Miami is having to make way for a new group of real estate buyers excited to call South Florida home. According to the International Sales Group’s (ISG) World Miami Report, about 1,000 people are moving to Florida daily, trading high-tax, high-density areas for a paradisiacal lifestyle.
“People realized they preferred to ride out the pandemic in a location with space, sunshine, an incredible lifestyle, and substantial tax benefits,” says Karen Reiter, senior global real estate advisor with ONE Sotheby’s International Realty. “The demand is extraordinary. Inventory is historically low, and this has led to a spike in prices, bidding wars with residences selling above asking price, and agents scouring for off-market deals. Properties are being sold so quickly that often by the time they are listed, they are already under contract.”
As a result, Miami sellers are getting top dollar for their properties. ONE Sotheby’s April market report revealed the average price of single-family homes increased to more than $1 million in March. Condo sellers are also capitalizing as offers get hotter: The average condo sale prices in Miami increased by more than 15 percent; closed transactions in waterfront areas such as Fisher Island shot up by 200 percent, Key Biscayne by 171 percent, and Sunny Isles Beach by 147 percent. Real estate experts say that with more outsiders moving in, Coral Gables, Pinecrest, Ponce-Davis, and other neighborhoods renowned for their schools have also seen a surge in buyer demand.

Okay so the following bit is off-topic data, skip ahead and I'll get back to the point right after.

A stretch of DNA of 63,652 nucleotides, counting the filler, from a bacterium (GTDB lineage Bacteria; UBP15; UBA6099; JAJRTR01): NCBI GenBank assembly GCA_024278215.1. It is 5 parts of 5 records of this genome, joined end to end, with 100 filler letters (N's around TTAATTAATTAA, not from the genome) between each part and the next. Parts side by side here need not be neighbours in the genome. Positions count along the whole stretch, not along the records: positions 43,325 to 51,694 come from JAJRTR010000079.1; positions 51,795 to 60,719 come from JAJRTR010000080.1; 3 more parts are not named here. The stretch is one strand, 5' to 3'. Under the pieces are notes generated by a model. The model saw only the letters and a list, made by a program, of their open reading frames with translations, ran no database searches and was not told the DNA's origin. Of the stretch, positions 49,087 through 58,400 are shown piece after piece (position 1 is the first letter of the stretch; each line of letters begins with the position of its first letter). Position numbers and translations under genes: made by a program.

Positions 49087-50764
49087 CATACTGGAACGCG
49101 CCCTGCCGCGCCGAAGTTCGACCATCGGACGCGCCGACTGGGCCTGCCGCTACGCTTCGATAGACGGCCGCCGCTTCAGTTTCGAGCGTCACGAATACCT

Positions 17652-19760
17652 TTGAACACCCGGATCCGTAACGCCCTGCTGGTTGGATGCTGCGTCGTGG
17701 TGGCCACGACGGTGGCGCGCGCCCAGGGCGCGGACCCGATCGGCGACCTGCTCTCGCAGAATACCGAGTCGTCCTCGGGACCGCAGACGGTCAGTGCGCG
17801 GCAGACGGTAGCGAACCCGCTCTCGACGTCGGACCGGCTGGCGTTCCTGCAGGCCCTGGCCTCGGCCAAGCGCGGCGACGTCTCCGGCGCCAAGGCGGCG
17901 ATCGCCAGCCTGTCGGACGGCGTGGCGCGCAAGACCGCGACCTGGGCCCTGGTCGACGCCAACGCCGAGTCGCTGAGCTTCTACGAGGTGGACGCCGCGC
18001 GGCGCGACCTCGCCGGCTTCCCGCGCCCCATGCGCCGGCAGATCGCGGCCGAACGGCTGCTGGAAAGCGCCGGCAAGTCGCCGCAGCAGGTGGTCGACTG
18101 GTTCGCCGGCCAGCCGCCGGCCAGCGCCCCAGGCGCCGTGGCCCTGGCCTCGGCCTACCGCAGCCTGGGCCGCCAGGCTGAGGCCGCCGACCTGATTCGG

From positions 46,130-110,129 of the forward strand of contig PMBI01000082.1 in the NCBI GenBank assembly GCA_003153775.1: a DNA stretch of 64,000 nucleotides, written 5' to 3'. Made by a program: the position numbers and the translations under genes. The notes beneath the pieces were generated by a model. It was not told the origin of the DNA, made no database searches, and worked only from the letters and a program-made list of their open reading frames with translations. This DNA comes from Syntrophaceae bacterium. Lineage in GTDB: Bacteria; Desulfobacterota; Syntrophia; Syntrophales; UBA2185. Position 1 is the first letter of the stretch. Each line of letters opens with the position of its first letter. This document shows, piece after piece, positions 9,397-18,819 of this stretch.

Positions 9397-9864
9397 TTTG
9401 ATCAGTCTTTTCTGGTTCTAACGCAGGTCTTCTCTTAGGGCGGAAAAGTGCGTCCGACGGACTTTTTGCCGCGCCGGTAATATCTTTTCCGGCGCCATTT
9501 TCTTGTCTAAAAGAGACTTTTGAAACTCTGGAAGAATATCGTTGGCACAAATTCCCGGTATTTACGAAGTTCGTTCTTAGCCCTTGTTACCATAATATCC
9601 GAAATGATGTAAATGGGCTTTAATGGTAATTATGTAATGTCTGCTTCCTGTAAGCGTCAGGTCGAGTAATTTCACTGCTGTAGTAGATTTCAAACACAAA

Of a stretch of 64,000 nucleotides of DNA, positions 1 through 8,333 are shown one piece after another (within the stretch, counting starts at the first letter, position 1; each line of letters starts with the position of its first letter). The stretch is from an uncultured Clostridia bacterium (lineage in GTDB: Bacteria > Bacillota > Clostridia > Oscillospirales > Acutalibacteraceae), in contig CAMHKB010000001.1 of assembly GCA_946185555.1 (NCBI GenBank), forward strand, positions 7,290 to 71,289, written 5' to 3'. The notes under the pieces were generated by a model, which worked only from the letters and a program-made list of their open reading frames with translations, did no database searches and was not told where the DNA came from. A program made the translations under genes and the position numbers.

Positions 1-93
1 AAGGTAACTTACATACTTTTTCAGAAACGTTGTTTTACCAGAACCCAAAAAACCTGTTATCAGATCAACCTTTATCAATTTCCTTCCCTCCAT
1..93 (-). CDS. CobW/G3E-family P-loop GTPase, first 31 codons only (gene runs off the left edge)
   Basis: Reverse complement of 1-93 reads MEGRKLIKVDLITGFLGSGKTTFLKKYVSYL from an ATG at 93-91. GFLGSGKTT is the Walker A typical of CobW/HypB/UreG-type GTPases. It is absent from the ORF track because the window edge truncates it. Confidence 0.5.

New construction developments, such as downtown’s E11EVEN Hotel & Residences and the Waldorf Astoria Residences—soon to be Miami’s tallest tower—show strong sales prior to completion. “From the resort-like health amenities by Deepak Chopra to the branded entertainment venues with world-class food and beverage partners, the self-curated lifestyle of the development has been a major draw for buyers seeking unique social and wellness experiences post-COVID,” shares Kevin Maloney, managing partner of PMG.
But it is not only sellers, developers, and realtors who are benefiting, says Angel Nicolas of the Nicolas Group at Compass: Miami as a whole—including the economy—will gain from the pandemic-related housing trends and influx of migration. “Big name finance and tech businesses from New York and California are opening offices here and that has completely changed the way people see Miami,” he notes. “With that influx of business comes job opportunities in sectors that never existed in Miami before.”
One question remains: When the pandemic subsides, will the market return to a more level playing field? Nicolas says the current outlook is an indicator of what could happen in years to come: “Miami was undervalued for a long time, and I think people are finally recognizing the value in it—everything from the lifestyle to the culture and affordability compared to other major metropolitan cities. I believe that the lack of inventory will keep the Miami market on an upward trend for a decent amount of time. This market could be the new normal for Miami.”